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Securities lawyer Bill Lerach will start a new career as a jailbird. But if you thought that his sentencing to a couple of years would sate the thirst of critics, think again.
William Lerach says it's time to go--and the Schadenfreude was overflowing from one tip of the computer business to the other.
A new complaint in a shareholder lawsuit against Amazon.com accuses the online retailer of using accounting tricks to make its cash balance look bigger, according to a report. The complaint, filed Oct. 5 in U.S. District Court in Seattle by Milberg Weiss Bershad Hynes & Lerach, is a consolidation of various shareholder suits dating back to March, The Wall Street Journal reported. The original suit charged Amazon had misled investors by hiding the fact that millions of dollars' worth of promotional agreements with other Internet companies were to be paid to Amazon in stock, not cash, the report said. The consolidated complaint also includes charges that Amazon made its cash reserves look plumper by holding millions of dollars of accounts payable and then threatening to halt business with suppliers if they did not agree to unreasonable delays in payment, the report said. Amazon said the suit has no merit.
Redback Networks, which warned last week that it would fall short of analysts' estimates in its second quarter, received some more bad news Tuesday when it was slapped with a shareholder lawsuit. Investors who bought Redback shares between May 17, 1999, and Dec. 6, 2000, claim the network-equipment maker issued "materially false and misleading" statements in its prospectus and failed to disclose other pertinent information regarding its relationship with several investment banking firms. Redback shares, which closed off 44 cents to $8.61 a share Tuesday, traded between $21.03 and $81.31 a share during the 19-month span identified in the complaint. New York-based law firm Milberg, Weiss, Bershad, Hynes & Lerach is representing the shareholders.
Shareholders have filed a class-action lawsuit against chipmaker Transmeta, alleging that company executives made false statements about its business and certain products to boost its stock price. Announced Tuesday, the lawsuit alleges that in connection with Transmeta's initial public offering and continuing to June 20, the company made misleading statements about its Crusoe family of microprocessors, including overstating the battery life. New York-based law firm Milberg, Weiss, Bershad, Hynes & Lerach is handling the suit. The chipmaker denies any wrongdoing. "Transmeta has seen rumors of a shareholder lawsuit in the media, but has not been served with an actual complaint," Transmeta spokesman Phillip Bergman said. "The rumored lawsuit is without merit, and the company will vigorously contest it."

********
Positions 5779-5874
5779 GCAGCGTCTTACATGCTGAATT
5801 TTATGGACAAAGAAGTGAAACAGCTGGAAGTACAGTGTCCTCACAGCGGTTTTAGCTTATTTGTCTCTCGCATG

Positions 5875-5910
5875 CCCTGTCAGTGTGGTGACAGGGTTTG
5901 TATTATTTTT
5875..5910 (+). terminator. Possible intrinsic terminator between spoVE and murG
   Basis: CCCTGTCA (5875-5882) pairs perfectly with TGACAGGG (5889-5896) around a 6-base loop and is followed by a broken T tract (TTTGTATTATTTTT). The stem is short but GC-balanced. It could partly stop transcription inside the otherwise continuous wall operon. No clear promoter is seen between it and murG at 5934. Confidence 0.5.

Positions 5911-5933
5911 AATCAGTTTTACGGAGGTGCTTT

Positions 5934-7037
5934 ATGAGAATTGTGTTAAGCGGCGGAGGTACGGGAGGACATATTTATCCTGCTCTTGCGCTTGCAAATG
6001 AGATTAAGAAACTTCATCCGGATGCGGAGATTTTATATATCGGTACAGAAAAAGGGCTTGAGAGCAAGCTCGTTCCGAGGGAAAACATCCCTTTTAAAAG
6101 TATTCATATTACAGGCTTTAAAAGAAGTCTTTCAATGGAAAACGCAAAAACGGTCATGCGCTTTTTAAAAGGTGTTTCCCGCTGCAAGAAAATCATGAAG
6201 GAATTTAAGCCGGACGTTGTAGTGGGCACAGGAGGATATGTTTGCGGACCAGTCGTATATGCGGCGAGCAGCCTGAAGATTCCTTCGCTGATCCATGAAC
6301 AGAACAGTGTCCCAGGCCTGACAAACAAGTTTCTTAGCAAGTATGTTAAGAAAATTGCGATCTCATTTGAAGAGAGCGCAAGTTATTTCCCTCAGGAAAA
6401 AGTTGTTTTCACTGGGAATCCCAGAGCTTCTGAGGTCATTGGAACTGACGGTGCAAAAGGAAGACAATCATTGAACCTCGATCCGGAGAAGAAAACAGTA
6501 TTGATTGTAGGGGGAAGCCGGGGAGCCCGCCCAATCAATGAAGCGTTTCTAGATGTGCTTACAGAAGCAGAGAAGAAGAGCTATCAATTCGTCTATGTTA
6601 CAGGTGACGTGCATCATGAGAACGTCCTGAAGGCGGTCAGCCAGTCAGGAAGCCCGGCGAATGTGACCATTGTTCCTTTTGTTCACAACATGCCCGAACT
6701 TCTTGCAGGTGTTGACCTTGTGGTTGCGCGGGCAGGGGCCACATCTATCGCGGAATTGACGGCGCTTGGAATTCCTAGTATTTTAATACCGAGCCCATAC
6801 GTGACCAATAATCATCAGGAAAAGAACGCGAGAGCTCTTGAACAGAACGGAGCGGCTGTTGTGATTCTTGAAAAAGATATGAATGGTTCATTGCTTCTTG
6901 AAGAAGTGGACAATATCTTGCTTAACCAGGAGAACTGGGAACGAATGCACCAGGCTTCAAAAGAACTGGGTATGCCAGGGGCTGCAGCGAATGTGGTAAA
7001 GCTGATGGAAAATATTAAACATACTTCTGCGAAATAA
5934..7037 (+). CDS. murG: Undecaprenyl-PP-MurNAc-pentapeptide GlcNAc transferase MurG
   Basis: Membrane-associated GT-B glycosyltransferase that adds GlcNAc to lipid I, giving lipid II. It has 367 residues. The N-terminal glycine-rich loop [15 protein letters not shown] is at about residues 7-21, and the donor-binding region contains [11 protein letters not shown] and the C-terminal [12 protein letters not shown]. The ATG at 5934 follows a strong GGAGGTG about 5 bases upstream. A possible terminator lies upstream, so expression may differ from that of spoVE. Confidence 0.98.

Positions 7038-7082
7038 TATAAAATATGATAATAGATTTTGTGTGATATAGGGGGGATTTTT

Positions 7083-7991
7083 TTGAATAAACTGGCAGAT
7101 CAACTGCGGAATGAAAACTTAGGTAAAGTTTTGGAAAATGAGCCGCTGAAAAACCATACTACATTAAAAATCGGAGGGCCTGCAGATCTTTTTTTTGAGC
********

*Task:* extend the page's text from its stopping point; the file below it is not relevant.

Attorney Bill Lerach and his law firm of Milberg Weiss Bershad Hynes & Lerach LLP have filed a class-action lawsuit against Ziff-Davis alleging that the technology publishing firm misrepresented its financial standing in regulatory documents filed in relation to its planned IPO. Ziff said that the suit is "without merit" and that it plans to "vigorously defend the action."
Shopping.com has been slapped with a securities fraud lawsuit filed by Milberg Weiss Bershad Hynes & Lerach, the firm said. The suit, which is seeking class-action status, covers plaintiffs who held stock between November 25, 1997 and March 26, 1998. Shopping.com's stock dropped more than 30 percent in mid-March.
A class-action suit has been filed on behalf of purchasers of Novell common stock between November 1, 1996, and April 22, 1997. The complaint alleges that, in order to conceal serious problems with Novell's business and thus artificially inflate its stock price, certain Novell insiders concealed the true nature and extent of the company's finances. The plaintiffs in the case are being represented by Milberg Weiss Bershad Hynes & Lerach and Kaplan, Kilsheimer & Fox.